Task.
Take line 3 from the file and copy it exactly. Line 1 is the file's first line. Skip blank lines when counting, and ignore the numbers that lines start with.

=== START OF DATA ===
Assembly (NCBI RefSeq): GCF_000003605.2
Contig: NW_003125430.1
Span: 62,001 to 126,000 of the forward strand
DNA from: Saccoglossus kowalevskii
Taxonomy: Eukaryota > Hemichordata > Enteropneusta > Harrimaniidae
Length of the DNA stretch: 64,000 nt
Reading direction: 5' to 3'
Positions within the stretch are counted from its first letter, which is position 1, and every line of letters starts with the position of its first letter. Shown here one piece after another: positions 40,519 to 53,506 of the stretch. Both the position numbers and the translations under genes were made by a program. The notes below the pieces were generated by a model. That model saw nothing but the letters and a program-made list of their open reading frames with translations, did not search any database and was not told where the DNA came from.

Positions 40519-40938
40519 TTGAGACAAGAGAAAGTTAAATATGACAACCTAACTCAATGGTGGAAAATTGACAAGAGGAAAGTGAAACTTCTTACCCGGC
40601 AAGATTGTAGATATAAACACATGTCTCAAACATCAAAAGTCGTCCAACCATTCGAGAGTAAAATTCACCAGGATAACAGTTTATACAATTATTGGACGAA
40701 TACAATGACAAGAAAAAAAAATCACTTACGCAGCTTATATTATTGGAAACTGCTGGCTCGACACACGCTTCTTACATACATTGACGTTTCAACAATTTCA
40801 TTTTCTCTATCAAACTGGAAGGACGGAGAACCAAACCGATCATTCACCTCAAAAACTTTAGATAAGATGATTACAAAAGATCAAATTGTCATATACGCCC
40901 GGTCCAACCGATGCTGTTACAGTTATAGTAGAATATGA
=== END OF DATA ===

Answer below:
Span: 62,001 to 126,000 of the forward strand